Which VM size should I choose as AKS node?

There are many nuances when choosing a node size in Azure Kubernetes Services, and not all of them are obvious. I decided to write a short post to discuss the most important ones. At the end of the day, this is going to be a trade-off: some factors are going to drive you towards larger nodes, and others towards smaller ones. Depending what is more important for you the decision would fall to one side or the other.

Why would I choose a large node?

The first one is performance: a larger node size is going to give you more performance. Not only in terms of CPU and memory, but as well in terms of I/O. Each VM size in Azure has a limit on I/O, which gets higher as the nodes grow larger. If your workloads need a high level of I/O, larger nodes will give you that edge. See Azure VM Sizes for more details.

Another not so evident one is the amount of data disks that each VM size can hold. This number will limit how many disk-based persistent volumes you have per node. If you are using disk-based PVs profusely, you might want to have larger node sizes.

The next reason why you might want larger nodes is to limit control plane overhead: each node will have to run certain control plane pods for the correct cluster operation. Having many nodes will mean that you will have many instances of those control plane pods.

Note that if you are using the Azure CNI plugin on large node sizes, you will probably want to increase the number of pods per node, which defaults to 30. Otherwise, no matter how much free CPU or memory your nodes have, they will not be able to host more than 30 pods. This parameter is configurable only at cluster creation time.

Why would I choose a small node?

The most obvious is the granularity when scaling: the smaller the node, the smoother your scalability curve will be. For example, if you have a 2-node cluster, scaling out will mean adding 50% more capacity. But if you have a 10-node cluster, scaling out will only add 10% more capacity.

Another related factor to consider is your node failure blast radius. If you have a 2-node cluster and you lose one node, you are losing 50% of your cluster capacity. But if you have a 10-node cluster, you would only lose 10% of the cluster.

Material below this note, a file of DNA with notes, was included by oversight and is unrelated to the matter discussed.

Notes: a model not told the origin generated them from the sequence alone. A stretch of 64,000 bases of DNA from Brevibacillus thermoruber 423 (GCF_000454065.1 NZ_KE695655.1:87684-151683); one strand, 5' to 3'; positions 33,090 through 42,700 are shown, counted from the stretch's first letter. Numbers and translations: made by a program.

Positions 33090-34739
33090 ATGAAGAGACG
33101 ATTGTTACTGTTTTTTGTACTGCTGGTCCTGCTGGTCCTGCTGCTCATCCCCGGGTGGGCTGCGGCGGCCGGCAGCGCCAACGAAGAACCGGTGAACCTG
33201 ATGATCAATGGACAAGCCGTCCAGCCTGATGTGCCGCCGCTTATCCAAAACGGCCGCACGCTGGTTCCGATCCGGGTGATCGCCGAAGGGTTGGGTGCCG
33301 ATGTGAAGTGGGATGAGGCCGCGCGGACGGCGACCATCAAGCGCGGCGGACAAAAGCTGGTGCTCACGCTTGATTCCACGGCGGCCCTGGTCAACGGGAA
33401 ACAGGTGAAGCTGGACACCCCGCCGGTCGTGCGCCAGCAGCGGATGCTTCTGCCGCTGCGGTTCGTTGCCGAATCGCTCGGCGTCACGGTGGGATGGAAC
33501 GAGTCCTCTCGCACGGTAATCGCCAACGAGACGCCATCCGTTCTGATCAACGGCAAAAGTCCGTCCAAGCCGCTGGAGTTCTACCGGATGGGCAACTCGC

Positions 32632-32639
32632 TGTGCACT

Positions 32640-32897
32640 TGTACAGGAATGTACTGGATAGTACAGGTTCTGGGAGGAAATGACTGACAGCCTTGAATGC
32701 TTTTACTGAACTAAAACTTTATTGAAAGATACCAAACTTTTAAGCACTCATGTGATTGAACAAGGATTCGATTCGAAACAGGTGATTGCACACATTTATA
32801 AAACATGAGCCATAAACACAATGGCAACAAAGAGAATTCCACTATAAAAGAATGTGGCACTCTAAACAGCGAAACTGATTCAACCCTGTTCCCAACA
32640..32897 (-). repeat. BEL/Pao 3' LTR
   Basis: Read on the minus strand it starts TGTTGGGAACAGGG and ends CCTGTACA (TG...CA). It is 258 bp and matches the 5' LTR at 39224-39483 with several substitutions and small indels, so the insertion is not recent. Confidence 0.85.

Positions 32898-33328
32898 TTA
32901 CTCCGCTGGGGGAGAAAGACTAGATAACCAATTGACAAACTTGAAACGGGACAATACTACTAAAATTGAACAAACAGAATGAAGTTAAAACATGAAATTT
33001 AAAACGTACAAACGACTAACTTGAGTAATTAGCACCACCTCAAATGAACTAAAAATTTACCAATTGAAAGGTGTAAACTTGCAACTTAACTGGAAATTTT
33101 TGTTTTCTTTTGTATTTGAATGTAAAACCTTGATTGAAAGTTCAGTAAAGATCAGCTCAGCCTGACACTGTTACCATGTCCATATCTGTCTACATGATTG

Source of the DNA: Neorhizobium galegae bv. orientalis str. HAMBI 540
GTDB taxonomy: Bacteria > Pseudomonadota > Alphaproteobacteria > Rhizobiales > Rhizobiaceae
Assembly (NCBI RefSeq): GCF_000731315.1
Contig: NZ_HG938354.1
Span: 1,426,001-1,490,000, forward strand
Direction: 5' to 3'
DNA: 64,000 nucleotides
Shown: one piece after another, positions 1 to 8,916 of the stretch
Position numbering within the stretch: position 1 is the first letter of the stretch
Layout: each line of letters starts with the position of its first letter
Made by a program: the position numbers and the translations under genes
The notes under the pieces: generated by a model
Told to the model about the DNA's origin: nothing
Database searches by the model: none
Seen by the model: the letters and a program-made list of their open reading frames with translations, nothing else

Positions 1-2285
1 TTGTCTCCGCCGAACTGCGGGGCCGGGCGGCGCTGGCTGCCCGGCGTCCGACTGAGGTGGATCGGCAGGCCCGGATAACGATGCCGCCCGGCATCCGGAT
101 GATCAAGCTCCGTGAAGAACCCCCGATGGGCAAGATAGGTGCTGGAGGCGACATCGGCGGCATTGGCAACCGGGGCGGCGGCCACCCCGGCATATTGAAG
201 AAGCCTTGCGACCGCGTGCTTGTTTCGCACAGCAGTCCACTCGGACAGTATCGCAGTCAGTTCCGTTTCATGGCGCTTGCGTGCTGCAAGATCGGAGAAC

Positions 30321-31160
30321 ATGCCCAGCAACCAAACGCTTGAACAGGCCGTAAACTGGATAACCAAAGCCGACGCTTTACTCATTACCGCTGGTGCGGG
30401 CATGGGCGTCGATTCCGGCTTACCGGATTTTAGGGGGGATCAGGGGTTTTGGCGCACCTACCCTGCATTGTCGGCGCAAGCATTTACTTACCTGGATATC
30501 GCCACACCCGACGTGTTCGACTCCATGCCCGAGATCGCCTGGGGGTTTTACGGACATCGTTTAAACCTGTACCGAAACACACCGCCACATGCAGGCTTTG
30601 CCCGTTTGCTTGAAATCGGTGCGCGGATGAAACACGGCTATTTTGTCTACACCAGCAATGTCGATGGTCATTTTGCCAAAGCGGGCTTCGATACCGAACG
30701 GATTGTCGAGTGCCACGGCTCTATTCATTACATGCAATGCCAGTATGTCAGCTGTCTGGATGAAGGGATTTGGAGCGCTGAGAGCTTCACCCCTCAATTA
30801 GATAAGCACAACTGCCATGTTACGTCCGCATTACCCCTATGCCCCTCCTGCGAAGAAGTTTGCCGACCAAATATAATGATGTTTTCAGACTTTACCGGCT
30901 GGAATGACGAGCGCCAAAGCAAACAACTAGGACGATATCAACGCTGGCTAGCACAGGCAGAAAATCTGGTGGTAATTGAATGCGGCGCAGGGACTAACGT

A not so obvious one is that certain resources such as ephemeral SNAT ports for outbound conections for the public Internet are allocated per node, and per default it is 1,024 simultaneous connections to the same target IP. This number is configurable though, see here for more details.

Additionally, you want to have a certain minimum number of nodes per Availability Zone (AZ) in certain situations. For example, if you are using disk Persistent Volumes, you want to restrict pods to certain AZs so that they don’t try to mount disks in a different AZ. So you would then typically have 2-3 nodes per AZ, or 6-9-node cluster sizes.

So what do I do?

As you can see above, there are many factors influencing the decision, and it greatly depends on the resource requirements of your workload. If you still don’t know what to do, here a possible first approximation:

  • Start with 4-core VMs such as the Standard_D4s_v4.
  • Consider larger VMs if:
    • Your cluster would grow too large (for example, larger than 15-20 nodes)
    • Your workloads require more I/O performance per node
    • You need more than 8 data disks per node

Did I forget any other factor to consider when sizing nodes? Please let me know via comments!

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